(1.)These are five companion appeals form the judgement of the High Court at Orissa, delivered on five petitions filed by the respondent in each of the appeals, to obtain from the Court a writ of mandamus and / or directions under Art. 226 of the Constitution of India.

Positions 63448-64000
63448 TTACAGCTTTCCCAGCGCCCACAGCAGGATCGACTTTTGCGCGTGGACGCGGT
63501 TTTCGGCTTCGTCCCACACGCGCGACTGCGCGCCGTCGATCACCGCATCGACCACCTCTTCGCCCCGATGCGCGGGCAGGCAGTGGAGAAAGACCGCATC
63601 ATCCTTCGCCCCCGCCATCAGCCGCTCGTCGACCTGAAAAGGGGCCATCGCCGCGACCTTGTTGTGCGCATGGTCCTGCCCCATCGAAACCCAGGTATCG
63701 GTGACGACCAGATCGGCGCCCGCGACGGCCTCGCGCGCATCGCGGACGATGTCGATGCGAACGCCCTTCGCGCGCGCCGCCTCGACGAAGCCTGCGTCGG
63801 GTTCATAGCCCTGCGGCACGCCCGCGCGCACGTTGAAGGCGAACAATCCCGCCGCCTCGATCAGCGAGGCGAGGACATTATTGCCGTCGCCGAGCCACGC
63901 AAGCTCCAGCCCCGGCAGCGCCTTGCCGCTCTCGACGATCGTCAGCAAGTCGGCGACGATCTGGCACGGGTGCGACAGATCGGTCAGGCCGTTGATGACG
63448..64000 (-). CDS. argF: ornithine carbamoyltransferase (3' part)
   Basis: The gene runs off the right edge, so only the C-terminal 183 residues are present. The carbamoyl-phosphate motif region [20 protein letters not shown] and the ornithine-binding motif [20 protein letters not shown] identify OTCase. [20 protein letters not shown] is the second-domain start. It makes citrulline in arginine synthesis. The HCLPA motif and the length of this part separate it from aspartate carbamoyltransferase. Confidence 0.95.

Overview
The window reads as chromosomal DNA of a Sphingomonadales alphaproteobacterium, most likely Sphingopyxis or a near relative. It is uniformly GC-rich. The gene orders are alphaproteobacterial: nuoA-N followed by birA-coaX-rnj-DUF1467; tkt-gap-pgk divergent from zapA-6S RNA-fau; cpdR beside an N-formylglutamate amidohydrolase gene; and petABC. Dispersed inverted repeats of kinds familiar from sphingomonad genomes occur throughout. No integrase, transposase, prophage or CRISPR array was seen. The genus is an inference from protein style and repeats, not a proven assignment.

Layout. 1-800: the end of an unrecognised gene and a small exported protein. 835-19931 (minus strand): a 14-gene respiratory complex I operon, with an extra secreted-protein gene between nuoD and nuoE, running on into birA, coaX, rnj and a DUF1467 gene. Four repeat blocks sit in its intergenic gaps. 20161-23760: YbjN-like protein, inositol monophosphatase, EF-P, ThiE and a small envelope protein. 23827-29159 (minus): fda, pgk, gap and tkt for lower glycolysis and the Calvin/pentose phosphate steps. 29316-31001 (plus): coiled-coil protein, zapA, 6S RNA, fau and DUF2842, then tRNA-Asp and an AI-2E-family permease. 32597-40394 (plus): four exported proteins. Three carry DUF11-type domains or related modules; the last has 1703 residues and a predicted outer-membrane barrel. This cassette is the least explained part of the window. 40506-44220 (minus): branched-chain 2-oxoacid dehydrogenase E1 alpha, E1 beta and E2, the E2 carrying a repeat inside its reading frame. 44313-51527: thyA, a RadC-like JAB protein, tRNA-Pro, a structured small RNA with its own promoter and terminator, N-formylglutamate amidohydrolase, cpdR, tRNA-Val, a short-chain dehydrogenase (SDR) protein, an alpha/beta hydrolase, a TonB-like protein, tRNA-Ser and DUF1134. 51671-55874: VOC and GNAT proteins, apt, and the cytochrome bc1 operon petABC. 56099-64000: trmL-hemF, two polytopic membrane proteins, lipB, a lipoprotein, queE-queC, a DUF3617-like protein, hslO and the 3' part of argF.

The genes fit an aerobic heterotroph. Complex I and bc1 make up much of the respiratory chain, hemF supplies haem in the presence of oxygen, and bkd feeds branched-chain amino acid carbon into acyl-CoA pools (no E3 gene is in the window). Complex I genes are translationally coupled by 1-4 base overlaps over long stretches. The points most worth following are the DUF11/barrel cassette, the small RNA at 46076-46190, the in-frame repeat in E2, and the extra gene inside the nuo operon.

(2.)Each of the respondents alleged that between 1941 and 1947 he had agreed to take from the ruler of Keonjhar a mining lease and had entered into possession of the area. Some of the petitioners alleged that they had spent money on the development of the mines and installed machinery to work the same. It is however common ground that there was no registered lease in favour of any of the respondents before 1947. On 14th December 1947, the ruler of Keonjhar entered into a merger agreement with the Dominion of India and as from 1st January 1948 the State was merged in the Dominion of India. After singing the merger agreement , the Ruler gave registered leases on 27th December 1947 to the respondents in these appeals. In pursuance of the exercise of the powers conferred on the Government of Orissa by S. 4, Extra Provincial Jurisdiction Act, 1949, read with Notification No. 172/1B dated 23rd March 1948 of the Government of India, the Government of Orissa issued a notification dated 8th June 1949 declaring inter alia, the said leases to be void and not binding on it. This annulment was made expressly on the ground that these commitments were not reasonable and bona fide. Thereafter, the respondents, along with others approached the Orissa Government to give them leases and the State Government gave them temporary permits to work the mines in November 1949. On 3rd July 1951 however they passed an order cancelling the temporary permits and directed the respondents to remove their assets appertaining to the respective mines within a fortnight. The respondents thereupon filed the petitions before the Orissa High Court praying for writs or directions in the nature of mandamus against the State of Orissa directing them to withdraw the notices dated 8th June and 3rd July 1951 and the forbear from acting upon or giving effect to the same.